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George Breitman

Introduction to
Afro-American History
by Malcolm X

(March 1967)

From International Socialist Review, Vol. 28 No. 2, March–April 1967, pp. 1–2.
Transcribed & marked up by Einde O’Callaghan for the Encyclopaedia of Trotskyism On-Line (ETOL).

Malcolm X believed that the education, or re-education, of the black people of this country was necessary for the building of a new mass movement capable of fighting effectively for human rights. He therefore took every opportunity he could get – on television and radio, at press conferences, interviews and public meetings, large or small – to teach, to explain, to show the connections between various aspects of the freedom struggle, to induce people to think for themselves. He always adapted his speaking style to the particular audience he faced, using the vocabulary and the rhythm best suited for communication. The speech that follows, which has been transcribed from the tape of a public meeting on January 24, 1965, is typical of those he made in the last months of his life to the people of Harlem.

Malcolm left the Nation of Islam (“Black Muslims”) in March 1964 for reasons partly explained in this speech. That month he organized the Muslim Mosque, Inc., and in June, 1964, he founded the non-religious Organization of Afro-American Unity. He was abroad – in Africa, the Middle East and Europe – during half of this independent phase of his life, which ended after a short fifty weeks with his assassination in New York on February 21, 1965. Yet he managed, during the 25 weeks he spent at home, to hold 17 or 18 public rallies in Harlem, most of them at the Audubon Ballroom. It was in that hall, as he started to speak at one of those rallies, that he was killed.

Sometimes there were invited guest speakers at these public meetings – African students, Dick Gregory, Muhammad Babu of the Tanzanian cabinet, Fannie Lou Hamer; Che Guevara was invited once, but couldn’t make it, and sent a message of solidarity. Sometimes films were shown. But the main speaker was usually Malcolm himself. He was often over-worked and exhausted, but he was never too tired to present, patiently and calmly, facts and ideas and arguments that he believed his brothers and sisters needed to arm themselves for the freedom fight.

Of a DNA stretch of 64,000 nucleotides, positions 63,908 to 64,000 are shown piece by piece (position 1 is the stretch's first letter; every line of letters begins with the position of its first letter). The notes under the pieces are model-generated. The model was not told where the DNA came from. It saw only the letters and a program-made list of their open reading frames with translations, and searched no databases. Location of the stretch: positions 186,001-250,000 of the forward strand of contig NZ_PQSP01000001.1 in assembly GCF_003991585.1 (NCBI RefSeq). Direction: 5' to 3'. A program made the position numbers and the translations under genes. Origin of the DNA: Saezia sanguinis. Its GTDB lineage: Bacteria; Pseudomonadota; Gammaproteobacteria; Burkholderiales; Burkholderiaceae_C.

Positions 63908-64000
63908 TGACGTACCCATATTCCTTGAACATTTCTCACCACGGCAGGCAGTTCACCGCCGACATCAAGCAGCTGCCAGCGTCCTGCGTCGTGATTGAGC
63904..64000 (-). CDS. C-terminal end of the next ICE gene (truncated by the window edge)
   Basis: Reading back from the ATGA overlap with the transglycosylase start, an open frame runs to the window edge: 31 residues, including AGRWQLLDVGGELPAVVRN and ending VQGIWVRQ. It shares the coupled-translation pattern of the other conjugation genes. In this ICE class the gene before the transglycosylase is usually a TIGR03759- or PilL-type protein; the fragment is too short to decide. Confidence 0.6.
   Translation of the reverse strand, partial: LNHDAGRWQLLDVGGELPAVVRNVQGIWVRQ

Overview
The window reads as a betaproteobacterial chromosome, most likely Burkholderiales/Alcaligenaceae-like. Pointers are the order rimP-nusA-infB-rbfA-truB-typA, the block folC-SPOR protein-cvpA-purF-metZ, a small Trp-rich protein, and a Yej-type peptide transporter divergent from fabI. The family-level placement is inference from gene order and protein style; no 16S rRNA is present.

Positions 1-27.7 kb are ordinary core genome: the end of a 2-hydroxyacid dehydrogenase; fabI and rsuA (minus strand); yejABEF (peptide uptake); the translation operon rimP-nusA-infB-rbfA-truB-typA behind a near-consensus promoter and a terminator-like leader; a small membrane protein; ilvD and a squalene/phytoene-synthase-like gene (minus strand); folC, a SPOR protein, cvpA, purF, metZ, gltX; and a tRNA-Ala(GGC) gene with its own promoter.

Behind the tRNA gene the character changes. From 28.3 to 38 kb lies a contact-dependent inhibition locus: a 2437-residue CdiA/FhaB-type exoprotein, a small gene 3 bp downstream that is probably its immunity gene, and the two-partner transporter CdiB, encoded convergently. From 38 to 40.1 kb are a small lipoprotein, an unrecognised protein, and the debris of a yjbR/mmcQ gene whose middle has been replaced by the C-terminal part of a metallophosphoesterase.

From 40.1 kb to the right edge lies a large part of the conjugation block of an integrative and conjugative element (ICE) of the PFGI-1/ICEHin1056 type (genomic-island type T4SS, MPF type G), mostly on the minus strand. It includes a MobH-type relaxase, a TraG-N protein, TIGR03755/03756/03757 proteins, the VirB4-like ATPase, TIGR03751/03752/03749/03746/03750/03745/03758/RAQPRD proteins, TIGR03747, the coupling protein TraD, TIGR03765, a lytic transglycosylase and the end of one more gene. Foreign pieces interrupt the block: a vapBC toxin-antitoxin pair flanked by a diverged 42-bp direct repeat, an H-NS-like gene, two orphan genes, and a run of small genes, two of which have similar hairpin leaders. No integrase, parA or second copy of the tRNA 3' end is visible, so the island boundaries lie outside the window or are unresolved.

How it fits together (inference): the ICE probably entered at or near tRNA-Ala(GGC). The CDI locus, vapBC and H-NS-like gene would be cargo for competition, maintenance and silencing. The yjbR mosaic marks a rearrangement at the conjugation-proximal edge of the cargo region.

The January 24, 1965, speech was typical of his final period, but it also had special features. At that time the leaders of the Organization of Afro-American Unity had decided that their organization needed a new program. To arouse interest in it, they arranged a series of three public meetings at the Audubon. At the first of these (January 24), Malcolm was to speak on Afro-American history, from the ancient black civilizations through slavery to the present day. At the second (January 31), he was to discuss current conditions and the methods used to keep black people oppressed. At the third (which would have been February 7, although Malcolm twice made a mistake about that date in his January 24 talk), he was to speak about the future of the Afro-American struggle and the new OAAU program was to be presented.

This schedule was never completed. Malcolm did speak about the past on January 24, and he did speak about the present on January 31, but the third meeting was not held on February 7, because Malcolm had some important speaking engagements in England and France that week.

The third meeting in the Audubon series therefore was postponed to Monday, February 15; the regular Sunday time was not possible because Malcolm was scheduled to speak in Detroit on February 14. But a few hours after Malcolm’s return from England, his home was fire-bombed, early in the morning of February 14, while he, his wife and four children were asleep. As a result, the February 15 meeting was devoted to a discussion of the bombing, and the presentation of the new OAAU program was postponed. At the next meeting, February 21, Malcolm was shot down as he started to speak at the Audubon.

Two other Audubon speeches (December 13 and December 20, 1964) will be found in the collection, Malcolm X Speaks (Merit Publishers, 1965, and Grove Press, 1966). The text of the OAAU program, which Malcolm approved although he did not write it, is printed as an appendix in my book, The Last Year of Malcolm X: The Evolution of a Revolutionary (Merit Publishers, 1967).


George Breitman

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